RARE ET IMPORTANTE COUPE EN JADE BLANC ET ROUILLE DYNASTIE QING, ÉPOQUE QIANLONG | 清乾隆 青白玉夔鳳紋觥 | A very rare small white and russet jade vessel in the form of a phoenix, Qing Dynasty, Qianlong period
Ancienne Collection Aristocratique Française
RARE ET IMPORTANTE COUPE EN JADE BLANC ET ROUILLE DYNASTIE QING, ÉPOQUE QIANLONG
A very rare small white and russet jade vessel in the form of a phoenix, Qing Dynasty, Qianlong period
en forme de phœnix couché sur ses deux pattes, la queue recourbée sous le corps, les ailes et la tête dressées délicatement sculptées, enserrant sur le dos une coupe aux bords légèrement évasés dotée d'une anse sinueuse et dont la panse est délicatement sculptée de motifs archaïsants, la pierre au doux poli
Largeur 10,2 cm, width 4⅛ in.
寛 10.2 公分， 4⅛英寸
There are small nicks to the raised parts of the carving, and a tiny shallow chip to one of the feather of the phoenix head. There are scattered tiny nicks to the lower part of the phoenix. There is a ca. 1 cm long hairline/natural vein to the rim extending into the neck the vessel. The stone is a little more opaque and russet to one side of the carving. The jade is well polished and lustrous.
"In response to your inquiry, we are pleased to provide you with a general report of the condition of the property described above. Since we are not professional conservators or restorers, we urge you to consult with a restorer or conservator of your choice who will be better able to provide a detailed, professional report. Prospective buyers should inspect each lot to satisfy themselves as to condition and must understand that any statement made by Sotheby's is merely a subjective, qualified opinion. Prospective buyers should also refer to any Important Notices regarding this sale, which are printed in the Sale Catalogue.
NOTWITHSTANDING THIS REPORT OR ANY DISCUSSIONS CONCERNING A LOT, ALL LOTS ARE OFFERED AND SOLD AS IS" IN ACCORDANCE WITH THE CONDITIONS OF BUSINESS PRINTED IN THE SALE CATALOGUE."
Archaism in the decorative arts of later dynastic China came in many different disguises. Interest in the past influenced objects in many different materials, especially those made made in bronze and jade, two materials that were the foundations of material culture in pre-dynastic Chinese history. While some objects faithfully followed archaic forms, designs, techniques and materials, others such as this charming jade vessel, can be seen as more playful interpretations of archaic models.
Few features point to the appropriation of an archaic prototype for this vessel. With its gently flared rim tapering to a narrow body, the vessel that rises from the back of the phoenix is shaped like the upper part of a of a bronze hu. However, the handle to one side of the vessel and its slightly elongated shape point to a bronze guang. The vessel is borne on the back of a recumbent phoenix, with its head leaning against the side of the vessel and its elaborate tail offering further support. Its wings are finely carved with archaistic scrolls, a pattern that is repeated around the neck of the vessel. These archaistic motifs provide the only reference to an archaic model. It appears, as Jessica Rawson noted, 'that a considerable degree of misunderstanding was allowed, it appears deliberately, and it is likely that the importance of the actual associations of the ancient shapes was never fully appreciated', in Chinese Jade from the Neolithic to the Qing, London, 1995, p. 90. Rawson continues and notes that 'the weak links between ancient objects and their later copies and the loss, or disregard, of the proper ancient associations made a full understanding and reproduction of the past impossible. What seems to have been important in Song times and later were the ways in which the past could be used to benefit the present', ibid., p. 90.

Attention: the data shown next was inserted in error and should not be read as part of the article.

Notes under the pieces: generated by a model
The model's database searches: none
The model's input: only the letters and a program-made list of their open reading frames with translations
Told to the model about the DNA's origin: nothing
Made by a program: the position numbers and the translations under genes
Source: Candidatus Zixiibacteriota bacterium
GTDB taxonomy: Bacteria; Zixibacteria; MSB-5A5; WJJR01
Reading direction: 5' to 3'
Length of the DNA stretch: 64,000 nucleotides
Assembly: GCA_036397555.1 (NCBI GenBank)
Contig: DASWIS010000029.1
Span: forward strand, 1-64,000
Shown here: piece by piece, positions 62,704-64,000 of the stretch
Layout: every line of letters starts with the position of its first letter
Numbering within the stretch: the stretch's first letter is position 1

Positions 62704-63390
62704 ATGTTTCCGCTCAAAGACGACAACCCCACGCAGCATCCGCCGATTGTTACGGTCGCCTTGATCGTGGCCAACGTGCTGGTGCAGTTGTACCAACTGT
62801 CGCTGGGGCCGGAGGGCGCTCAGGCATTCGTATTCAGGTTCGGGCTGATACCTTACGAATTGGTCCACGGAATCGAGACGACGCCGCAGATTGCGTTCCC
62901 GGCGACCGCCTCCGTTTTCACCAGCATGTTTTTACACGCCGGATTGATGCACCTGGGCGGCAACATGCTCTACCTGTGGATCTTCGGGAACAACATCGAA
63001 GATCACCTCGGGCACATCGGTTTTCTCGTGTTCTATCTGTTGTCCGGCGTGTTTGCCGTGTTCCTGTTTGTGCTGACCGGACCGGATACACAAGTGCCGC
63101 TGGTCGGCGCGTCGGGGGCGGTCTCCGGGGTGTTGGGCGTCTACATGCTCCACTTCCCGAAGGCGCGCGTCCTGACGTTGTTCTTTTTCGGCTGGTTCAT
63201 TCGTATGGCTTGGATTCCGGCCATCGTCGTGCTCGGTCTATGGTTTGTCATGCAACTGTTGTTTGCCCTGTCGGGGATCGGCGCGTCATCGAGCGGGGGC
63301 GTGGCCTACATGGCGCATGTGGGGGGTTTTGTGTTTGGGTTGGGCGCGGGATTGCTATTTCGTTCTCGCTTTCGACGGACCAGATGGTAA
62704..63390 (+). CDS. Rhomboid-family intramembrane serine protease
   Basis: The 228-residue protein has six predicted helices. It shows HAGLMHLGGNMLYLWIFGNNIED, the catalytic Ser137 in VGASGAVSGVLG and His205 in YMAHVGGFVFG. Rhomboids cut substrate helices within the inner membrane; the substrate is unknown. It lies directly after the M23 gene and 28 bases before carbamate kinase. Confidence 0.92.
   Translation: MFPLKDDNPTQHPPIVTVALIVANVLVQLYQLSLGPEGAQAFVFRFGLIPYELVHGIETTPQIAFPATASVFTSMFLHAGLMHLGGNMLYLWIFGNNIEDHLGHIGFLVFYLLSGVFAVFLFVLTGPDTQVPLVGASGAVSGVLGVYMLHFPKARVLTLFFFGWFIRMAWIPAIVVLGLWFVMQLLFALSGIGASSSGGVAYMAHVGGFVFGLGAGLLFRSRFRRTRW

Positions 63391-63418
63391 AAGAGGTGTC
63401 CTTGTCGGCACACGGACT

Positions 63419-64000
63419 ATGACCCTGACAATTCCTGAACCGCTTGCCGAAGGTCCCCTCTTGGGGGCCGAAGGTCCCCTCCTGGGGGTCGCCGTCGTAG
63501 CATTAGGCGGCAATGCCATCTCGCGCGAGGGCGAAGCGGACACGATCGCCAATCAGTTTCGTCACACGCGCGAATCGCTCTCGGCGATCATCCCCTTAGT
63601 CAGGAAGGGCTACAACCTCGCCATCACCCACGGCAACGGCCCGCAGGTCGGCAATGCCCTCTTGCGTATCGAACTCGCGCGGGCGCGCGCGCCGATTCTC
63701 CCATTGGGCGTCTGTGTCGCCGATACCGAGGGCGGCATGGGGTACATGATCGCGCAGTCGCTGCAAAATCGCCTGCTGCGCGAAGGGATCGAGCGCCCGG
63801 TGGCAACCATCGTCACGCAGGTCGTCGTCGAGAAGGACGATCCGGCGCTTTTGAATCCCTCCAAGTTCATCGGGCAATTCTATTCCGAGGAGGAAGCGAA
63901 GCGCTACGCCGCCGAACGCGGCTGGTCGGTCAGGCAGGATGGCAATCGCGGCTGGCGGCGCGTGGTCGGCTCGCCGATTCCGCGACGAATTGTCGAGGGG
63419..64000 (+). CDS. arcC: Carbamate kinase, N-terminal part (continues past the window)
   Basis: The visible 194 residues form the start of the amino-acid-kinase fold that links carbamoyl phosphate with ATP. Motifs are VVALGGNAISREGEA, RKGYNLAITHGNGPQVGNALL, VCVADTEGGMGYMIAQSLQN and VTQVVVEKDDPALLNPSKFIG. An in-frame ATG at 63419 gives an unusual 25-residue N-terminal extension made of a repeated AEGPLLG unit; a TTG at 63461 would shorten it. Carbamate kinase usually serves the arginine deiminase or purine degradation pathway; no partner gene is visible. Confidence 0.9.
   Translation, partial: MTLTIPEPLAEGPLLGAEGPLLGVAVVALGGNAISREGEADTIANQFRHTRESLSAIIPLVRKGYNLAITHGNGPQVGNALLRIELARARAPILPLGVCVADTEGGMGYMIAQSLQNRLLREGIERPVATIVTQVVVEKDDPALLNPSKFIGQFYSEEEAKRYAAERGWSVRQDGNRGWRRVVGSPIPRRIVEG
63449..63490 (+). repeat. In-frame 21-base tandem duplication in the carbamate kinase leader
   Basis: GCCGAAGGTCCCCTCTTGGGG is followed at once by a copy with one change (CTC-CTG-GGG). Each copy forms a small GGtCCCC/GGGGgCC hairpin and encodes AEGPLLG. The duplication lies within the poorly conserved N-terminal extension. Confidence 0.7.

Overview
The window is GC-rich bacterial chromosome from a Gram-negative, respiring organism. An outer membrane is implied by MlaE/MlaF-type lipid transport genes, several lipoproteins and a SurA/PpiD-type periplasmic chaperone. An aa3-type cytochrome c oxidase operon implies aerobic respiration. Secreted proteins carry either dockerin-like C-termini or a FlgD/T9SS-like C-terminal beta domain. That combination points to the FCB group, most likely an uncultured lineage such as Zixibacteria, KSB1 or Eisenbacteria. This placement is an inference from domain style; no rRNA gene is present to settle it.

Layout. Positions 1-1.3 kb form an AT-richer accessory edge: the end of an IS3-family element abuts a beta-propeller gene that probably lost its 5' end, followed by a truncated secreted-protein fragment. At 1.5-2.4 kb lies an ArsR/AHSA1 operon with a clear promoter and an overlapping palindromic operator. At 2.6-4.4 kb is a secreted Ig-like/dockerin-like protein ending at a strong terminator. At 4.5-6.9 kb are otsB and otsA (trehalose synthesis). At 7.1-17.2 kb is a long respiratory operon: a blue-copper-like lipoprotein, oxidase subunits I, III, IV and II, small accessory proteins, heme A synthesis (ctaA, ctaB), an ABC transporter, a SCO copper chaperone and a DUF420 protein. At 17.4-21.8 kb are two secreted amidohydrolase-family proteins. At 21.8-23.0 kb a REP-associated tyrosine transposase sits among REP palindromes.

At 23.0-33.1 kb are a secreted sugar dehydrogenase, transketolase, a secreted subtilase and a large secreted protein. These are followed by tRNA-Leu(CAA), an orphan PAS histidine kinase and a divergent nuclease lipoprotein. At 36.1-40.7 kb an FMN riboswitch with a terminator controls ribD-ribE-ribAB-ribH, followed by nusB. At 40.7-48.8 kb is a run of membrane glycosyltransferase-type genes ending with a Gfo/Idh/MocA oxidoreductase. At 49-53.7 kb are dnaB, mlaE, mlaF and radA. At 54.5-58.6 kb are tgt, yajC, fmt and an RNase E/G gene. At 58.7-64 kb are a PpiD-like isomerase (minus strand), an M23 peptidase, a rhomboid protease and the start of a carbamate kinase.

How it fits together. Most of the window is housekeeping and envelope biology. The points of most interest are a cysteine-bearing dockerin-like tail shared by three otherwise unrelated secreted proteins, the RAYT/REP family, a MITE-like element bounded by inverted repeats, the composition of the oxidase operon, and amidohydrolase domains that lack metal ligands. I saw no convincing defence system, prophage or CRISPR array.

Vessels of this fine quality were made in the Palace Workshops (Zaobanshu), established by the Kangxi emperor (1662-1722). A special jade workshop was added in the first year of the Yongzheng emperor's reign (1723-1735) to make many of the jades displayed around the palace. We may assume that this small jade phoenix vessel had an elaborately made fitted stand fashioned fashioned of precious wood, ivory or lacquer. Among the works of art illustrated on the Guwantu (Pictures of Antiquity), dated 1728, are some two hundred jades, both archaic and archaistic. Like the present vessel, the later jades found on the Guwantu show the stylish finesse and sophistication of 18th century jades, see Regina Krahl, ,Chinese Jade before Qianlong', in The Woolf Collection of Chinese Jade, London, 2013, pp. 48-59.
The present vessel is rare and only few comparable pieces of related shape are known. Among them is a phoenix-shaped rhyton with dragon handle, dated to the mid-Qing period from the Palace Museum Collection in Beijing, and illustrated in Zhongguo yuqi quanji, Vol. 6, Shijiazhuang, 1993, col. pl. 37 (Fig. 1). Another vessel of slightly different shape featuring a phoenix, also from the Palace Museum Collection, is published in Compendium of Collections in the Palace Museum, Jade, vol. 10, Qing Dynasty, Hefei, 2011, p. 116, col. pl. 84. A third piece, carved with a lozenge-shaped vessel supported by a phoenix, from the collection of Alan and Simone Hartman, is published in Robert Kleiner, Chinese Jades from the Collection of Alan and Simone Kleiner, Hong Kong, 1996, col. pl. 144.